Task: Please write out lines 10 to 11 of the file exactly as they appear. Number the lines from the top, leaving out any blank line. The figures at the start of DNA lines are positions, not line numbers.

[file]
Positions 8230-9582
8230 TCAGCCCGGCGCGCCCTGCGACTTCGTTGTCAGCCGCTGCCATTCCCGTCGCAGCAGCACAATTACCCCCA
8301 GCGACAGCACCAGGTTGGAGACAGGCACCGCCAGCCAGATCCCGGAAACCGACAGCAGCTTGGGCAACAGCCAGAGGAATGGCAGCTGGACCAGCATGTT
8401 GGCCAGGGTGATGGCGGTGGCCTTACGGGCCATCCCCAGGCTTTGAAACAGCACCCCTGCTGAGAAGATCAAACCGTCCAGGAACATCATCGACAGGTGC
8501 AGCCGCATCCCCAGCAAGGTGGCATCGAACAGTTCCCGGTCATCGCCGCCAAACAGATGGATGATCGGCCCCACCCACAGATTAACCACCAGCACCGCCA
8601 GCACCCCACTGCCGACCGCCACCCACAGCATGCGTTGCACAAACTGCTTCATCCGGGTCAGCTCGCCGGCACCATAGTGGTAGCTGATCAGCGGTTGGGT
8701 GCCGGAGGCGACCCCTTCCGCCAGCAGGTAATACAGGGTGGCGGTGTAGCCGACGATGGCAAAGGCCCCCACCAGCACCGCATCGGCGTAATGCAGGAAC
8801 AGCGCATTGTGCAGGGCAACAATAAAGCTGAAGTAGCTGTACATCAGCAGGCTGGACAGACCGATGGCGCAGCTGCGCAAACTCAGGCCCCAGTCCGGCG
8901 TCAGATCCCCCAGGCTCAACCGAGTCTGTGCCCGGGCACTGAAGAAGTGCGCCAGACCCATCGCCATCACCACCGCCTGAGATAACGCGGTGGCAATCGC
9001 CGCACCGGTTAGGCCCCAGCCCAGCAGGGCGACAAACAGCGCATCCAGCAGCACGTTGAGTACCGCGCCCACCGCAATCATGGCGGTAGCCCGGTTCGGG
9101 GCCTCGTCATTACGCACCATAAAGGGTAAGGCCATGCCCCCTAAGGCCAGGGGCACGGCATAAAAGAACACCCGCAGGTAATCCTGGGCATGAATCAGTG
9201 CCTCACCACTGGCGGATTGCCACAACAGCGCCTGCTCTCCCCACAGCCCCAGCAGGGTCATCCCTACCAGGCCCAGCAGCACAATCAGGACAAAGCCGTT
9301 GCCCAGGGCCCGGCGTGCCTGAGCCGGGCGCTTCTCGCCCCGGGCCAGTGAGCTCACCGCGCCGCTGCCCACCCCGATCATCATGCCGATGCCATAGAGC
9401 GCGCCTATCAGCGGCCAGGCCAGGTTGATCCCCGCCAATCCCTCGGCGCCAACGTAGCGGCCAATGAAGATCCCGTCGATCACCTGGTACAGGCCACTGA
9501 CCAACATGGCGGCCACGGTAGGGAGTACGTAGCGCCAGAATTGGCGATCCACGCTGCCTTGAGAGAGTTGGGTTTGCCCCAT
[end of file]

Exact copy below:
9001 CGCACCGGTTAGGCCCCAGCCCAGCAGGGCGACAAACAGCGCATCCAGCAGCACGTTGAGTACCGCGCCCACCGCAATCATGGCGGTAGCCCGGTTCGGG
9101 GCCTCGTCATTACGCACCATAAAGGGTAAGGCCATGCCCCCTAAGGCCAGGGGCACGGCATAAAAGAACACCCGCAGGTAATCCTGGGCATGAATCAGTG